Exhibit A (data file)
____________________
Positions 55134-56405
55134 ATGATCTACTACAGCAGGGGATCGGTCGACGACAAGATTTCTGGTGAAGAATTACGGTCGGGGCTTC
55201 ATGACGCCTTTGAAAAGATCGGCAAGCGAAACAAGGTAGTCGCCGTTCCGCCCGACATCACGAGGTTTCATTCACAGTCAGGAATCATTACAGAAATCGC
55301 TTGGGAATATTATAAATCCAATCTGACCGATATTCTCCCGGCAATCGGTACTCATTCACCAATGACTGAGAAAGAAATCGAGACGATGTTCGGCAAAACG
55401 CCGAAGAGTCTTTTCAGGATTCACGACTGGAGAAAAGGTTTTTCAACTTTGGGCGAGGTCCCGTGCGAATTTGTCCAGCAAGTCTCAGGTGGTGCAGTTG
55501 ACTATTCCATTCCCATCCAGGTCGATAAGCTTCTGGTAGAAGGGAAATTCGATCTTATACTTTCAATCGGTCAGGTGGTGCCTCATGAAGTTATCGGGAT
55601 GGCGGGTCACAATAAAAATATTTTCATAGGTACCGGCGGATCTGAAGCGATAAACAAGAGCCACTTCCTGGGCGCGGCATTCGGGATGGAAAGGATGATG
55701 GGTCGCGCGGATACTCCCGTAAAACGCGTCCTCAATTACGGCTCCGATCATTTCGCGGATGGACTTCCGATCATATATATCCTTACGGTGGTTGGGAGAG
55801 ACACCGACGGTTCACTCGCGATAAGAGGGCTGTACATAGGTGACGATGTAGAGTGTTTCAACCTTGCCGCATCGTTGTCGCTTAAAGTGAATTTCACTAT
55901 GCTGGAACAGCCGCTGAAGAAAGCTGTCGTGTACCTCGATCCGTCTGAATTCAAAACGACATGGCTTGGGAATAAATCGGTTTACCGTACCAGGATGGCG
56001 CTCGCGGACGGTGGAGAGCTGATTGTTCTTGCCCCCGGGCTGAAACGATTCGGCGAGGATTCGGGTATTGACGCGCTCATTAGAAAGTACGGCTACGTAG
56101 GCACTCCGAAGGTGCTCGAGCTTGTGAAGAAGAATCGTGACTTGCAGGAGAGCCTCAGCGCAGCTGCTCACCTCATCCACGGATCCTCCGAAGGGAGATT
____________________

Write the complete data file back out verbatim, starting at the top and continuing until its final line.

Positions 55134-56405
55134 ATGATCTACTACAGCAGGGGATCGGTCGACGACAAGATTTCTGGTGAAGAATTACGGTCGGGGCTTC
55201 ATGACGCCTTTGAAAAGATCGGCAAGCGAAACAAGGTAGTCGCCGTTCCGCCCGACATCACGAGGTTTCATTCACAGTCAGGAATCATTACAGAAATCGC
55301 TTGGGAATATTATAAATCCAATCTGACCGATATTCTCCCGGCAATCGGTACTCATTCACCAATGACTGAGAAAGAAATCGAGACGATGTTCGGCAAAACG
55401 CCGAAGAGTCTTTTCAGGATTCACGACTGGAGAAAAGGTTTTTCAACTTTGGGCGAGGTCCCGTGCGAATTTGTCCAGCAAGTCTCAGGTGGTGCAGTTG
55501 ACTATTCCATTCCCATCCAGGTCGATAAGCTTCTGGTAGAAGGGAAATTCGATCTTATACTTTCAATCGGTCAGGTGGTGCCTCATGAAGTTATCGGGAT
55601 GGCGGGTCACAATAAAAATATTTTCATAGGTACCGGCGGATCTGAAGCGATAAACAAGAGCCACTTCCTGGGCGCGGCATTCGGGATGGAAAGGATGATG
55701 GGTCGCGCGGATACTCCCGTAAAACGCGTCCTCAATTACGGCTCCGATCATTTCGCGGATGGACTTCCGATCATATATATCCTTACGGTGGTTGGGAGAG
55801 ACACCGACGGTTCACTCGCGATAAGAGGGCTGTACATAGGTGACGATGTAGAGTGTTTCAACCTTGCCGCATCGTTGTCGCTTAAAGTGAATTTCACTAT
55901 GCTGGAACAGCCGCTGAAGAAAGCTGTCGTGTACCTCGATCCGTCTGAATTCAAAACGACATGGCTTGGGAATAAATCGGTTTACCGTACCAGGATGGCG
56001 CTCGCGGACGGTGGAGAGCTGATTGTTCTTGCCCCCGGGCTGAAACGATTCGGCGAGGATTCGGGTATTGACGCGCTCATTAGAAAGTACGGCTACGTAG
56101 GCACTCCGAAGGTGCTCGAGCTTGTGAAGAAGAATCGTGACTTGCAGGAGAGCCTCAGCGCAGCTGCTCACCTCATCCACGGATCCTCCGAAGGGAGATT